So unfortunately, the human tribe rarely thinks about God unless we need an answered prayer or confirmation of our righteous superiority.

We don’t think too much about helping out our neighbors unless we see their house floating down the street, propelled by the recent flood.

And we usually fail to let them enter the flow of traffic in front of us, for fear that the next light might turn red before we can pass through.

True spirituality is letting human beings be human, being aware of how that plays out … and still finding reasons to enjoy the good company.

 

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Thank you for enjoying Words from Dic(tionary) —  J.R. Practix

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Ark

dictionary with letter A

Ark: (n) in the Bible, the ship built by Noah to save his family and two of every kind of animal from the Flood; Noah’s Ark.

He kept repeating the question to me over and over again with additional ferocity and challenge with each inquiry.

“Do you believe that Noah and the Ark is true?”

There’s nothing more annoying than an evangelistic atheist or an ardent fundamentalist. In both cases, they want you to commit to stuff you don’t know anything about.

Since I did not live in the time of Noah, I’m not quite sure what the Ark was. And though the measurements are quite large for a boat, it is not possible for it to contain two of all the animals of the world, even at that time.

So does that negate the story and make it a complete lie?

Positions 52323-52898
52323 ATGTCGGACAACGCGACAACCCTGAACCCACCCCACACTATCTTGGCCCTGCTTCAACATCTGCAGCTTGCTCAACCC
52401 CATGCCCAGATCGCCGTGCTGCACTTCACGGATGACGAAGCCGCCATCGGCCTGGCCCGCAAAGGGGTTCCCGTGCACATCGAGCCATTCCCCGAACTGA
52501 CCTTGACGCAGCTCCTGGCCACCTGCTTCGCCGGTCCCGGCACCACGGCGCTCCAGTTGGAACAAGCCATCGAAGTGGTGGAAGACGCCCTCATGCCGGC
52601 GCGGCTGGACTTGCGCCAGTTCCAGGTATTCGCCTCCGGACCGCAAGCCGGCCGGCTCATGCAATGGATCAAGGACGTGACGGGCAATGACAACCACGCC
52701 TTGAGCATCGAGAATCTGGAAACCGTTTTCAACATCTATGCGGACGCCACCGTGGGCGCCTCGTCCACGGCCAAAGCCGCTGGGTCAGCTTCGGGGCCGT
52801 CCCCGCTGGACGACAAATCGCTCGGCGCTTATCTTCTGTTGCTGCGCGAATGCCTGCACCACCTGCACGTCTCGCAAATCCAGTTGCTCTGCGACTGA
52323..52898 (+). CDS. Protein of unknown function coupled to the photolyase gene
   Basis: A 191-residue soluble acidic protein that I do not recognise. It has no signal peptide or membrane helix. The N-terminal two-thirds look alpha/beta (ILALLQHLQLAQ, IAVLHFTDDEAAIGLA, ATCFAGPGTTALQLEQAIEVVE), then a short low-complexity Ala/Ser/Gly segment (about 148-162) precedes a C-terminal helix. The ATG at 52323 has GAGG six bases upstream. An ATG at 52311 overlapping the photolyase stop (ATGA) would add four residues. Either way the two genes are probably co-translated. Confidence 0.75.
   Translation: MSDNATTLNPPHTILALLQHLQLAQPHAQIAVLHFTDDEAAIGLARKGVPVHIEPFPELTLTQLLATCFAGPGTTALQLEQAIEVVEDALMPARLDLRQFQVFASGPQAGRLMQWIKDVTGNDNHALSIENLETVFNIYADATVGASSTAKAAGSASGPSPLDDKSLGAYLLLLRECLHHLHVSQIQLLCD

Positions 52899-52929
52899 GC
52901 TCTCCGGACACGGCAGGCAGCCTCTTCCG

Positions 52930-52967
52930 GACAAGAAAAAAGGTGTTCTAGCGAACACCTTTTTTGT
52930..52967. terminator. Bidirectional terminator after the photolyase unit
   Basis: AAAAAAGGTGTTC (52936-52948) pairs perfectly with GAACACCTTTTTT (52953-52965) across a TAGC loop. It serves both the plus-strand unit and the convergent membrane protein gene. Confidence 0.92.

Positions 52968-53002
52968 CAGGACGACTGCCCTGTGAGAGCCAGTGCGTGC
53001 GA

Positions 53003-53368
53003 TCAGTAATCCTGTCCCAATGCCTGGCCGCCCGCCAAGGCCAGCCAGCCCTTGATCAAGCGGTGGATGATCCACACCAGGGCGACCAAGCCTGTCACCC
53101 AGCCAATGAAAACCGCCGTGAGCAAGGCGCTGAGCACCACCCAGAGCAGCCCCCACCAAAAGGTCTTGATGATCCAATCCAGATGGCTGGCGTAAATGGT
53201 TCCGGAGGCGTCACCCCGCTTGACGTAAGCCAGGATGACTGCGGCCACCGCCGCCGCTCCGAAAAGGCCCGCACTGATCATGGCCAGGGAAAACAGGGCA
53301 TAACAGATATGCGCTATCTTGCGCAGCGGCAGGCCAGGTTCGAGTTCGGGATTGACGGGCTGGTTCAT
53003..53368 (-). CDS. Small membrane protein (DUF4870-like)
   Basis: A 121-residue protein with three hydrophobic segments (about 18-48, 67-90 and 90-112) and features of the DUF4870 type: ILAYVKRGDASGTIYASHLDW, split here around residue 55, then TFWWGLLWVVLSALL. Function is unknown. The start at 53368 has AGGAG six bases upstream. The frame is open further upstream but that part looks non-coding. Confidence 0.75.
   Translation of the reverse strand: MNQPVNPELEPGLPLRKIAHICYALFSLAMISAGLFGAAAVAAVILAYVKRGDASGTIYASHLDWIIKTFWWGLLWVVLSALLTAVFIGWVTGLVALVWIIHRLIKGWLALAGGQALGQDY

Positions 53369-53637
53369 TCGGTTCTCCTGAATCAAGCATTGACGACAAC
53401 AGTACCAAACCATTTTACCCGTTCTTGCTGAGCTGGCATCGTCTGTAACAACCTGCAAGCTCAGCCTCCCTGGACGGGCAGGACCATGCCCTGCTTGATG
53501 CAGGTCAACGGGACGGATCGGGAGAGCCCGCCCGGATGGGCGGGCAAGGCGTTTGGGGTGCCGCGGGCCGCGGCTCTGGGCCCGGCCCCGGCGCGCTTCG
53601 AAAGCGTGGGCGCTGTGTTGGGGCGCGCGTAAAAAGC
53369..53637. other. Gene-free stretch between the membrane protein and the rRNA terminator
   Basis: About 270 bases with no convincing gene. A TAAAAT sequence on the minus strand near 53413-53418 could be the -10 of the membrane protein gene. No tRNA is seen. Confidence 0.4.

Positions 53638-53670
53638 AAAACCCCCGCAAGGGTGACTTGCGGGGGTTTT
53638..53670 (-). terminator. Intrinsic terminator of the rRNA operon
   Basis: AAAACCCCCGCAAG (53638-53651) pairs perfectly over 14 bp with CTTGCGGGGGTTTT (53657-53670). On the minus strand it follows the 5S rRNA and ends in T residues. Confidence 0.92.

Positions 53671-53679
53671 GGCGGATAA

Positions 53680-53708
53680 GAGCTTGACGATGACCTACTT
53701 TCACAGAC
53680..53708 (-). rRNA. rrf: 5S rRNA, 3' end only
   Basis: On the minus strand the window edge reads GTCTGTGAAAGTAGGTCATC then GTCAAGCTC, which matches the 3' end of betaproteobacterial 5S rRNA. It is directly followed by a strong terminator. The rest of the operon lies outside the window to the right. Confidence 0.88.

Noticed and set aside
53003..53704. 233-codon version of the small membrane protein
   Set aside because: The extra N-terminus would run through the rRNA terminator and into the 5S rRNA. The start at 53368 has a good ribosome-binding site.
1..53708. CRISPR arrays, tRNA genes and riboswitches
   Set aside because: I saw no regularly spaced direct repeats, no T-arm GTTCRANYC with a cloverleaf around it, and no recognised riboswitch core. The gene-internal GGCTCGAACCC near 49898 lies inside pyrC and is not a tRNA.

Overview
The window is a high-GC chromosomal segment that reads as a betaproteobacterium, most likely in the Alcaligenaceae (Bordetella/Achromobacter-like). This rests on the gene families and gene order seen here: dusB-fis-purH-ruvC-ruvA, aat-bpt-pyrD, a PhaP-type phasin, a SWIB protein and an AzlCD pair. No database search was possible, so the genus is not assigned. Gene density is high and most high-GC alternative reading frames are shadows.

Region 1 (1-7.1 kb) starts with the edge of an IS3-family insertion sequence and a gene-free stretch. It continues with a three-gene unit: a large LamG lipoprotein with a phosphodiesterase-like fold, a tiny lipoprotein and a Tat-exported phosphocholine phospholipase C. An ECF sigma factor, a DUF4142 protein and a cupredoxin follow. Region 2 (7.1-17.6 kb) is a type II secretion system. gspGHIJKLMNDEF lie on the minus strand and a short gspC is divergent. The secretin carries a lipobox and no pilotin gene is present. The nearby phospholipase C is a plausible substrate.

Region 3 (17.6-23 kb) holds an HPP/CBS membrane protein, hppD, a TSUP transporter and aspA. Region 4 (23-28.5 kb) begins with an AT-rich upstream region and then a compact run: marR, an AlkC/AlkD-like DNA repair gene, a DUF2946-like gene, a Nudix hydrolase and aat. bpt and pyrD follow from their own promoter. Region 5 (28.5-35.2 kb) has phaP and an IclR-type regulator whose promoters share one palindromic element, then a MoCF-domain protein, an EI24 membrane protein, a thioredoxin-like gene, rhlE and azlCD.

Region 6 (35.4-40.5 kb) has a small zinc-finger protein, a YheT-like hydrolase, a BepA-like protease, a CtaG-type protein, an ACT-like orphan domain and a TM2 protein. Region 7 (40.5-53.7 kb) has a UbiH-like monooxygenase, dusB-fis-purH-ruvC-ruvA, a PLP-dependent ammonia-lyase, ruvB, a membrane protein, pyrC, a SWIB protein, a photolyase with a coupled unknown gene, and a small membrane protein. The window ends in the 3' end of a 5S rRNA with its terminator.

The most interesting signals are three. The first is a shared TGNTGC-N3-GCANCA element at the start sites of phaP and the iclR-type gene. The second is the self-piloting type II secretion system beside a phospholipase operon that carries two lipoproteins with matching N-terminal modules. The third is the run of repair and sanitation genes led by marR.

I am also fully aware that almost every culture in the world has its own Noah and the Ark story in some fashion. And does that give it less validity–if it might have been “Omar and the Big Canoe?”

When it comes to matters of spirituality, I have a very simple rule I apply to all stories, theories, doctrines and even axioms: how does it apply to me?

I know that sounds rather selfish, but I seriously doubt if God wants me to study yarns from the past that have little to do with the woven fabric of my doings.

What do I get out of Noah?

Sometimes what is right is hard to do because it doesn’t make sense to the mob around you, and the only way you’re going to prove that it is right is by finishing what you set out to do … and letting the rain fall.

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Thank you for enjoying Words from Dic(tionary) —  J.R. Practix

Abel

by J. R. Practixdictionary with letter A

Abel: (in the Bible) the second son of Adam and Eve, murdered by his brother, Cain

Abel raised goats or sheep–livestock of some sort.  It’s interesting that we call them livestock when we fully intend on killing them. That’s what Abel did. He killed one of his pet barnyard animals and presented it to God as some sort of sacrifice and evidence of his devotion.

The lesson we can learn from Abel is that you are eventually judged by the company you keep, even when it’s your own brother. For you see, his brother, Cain, was a farmer.

I mean no disrespect when I say that farming can make you crazy. Even though I admire those who till the soil, I am extraordinarily sympathetic of a livelihood where you can do everything absolutely right–pick your seed, plow, plant, fertilize–and then the sun can come and bake it too soon or the floods can drown it.  Like, you can’t do a whole lot about it, right?

Abel should have known better than to piss off his brother. After all, Cain was a farmer. Farming can make you crazy.

Sometimes you get tired of hoeing the ground, hoping for results–and in a fit of rage, you take a hoe to your brother.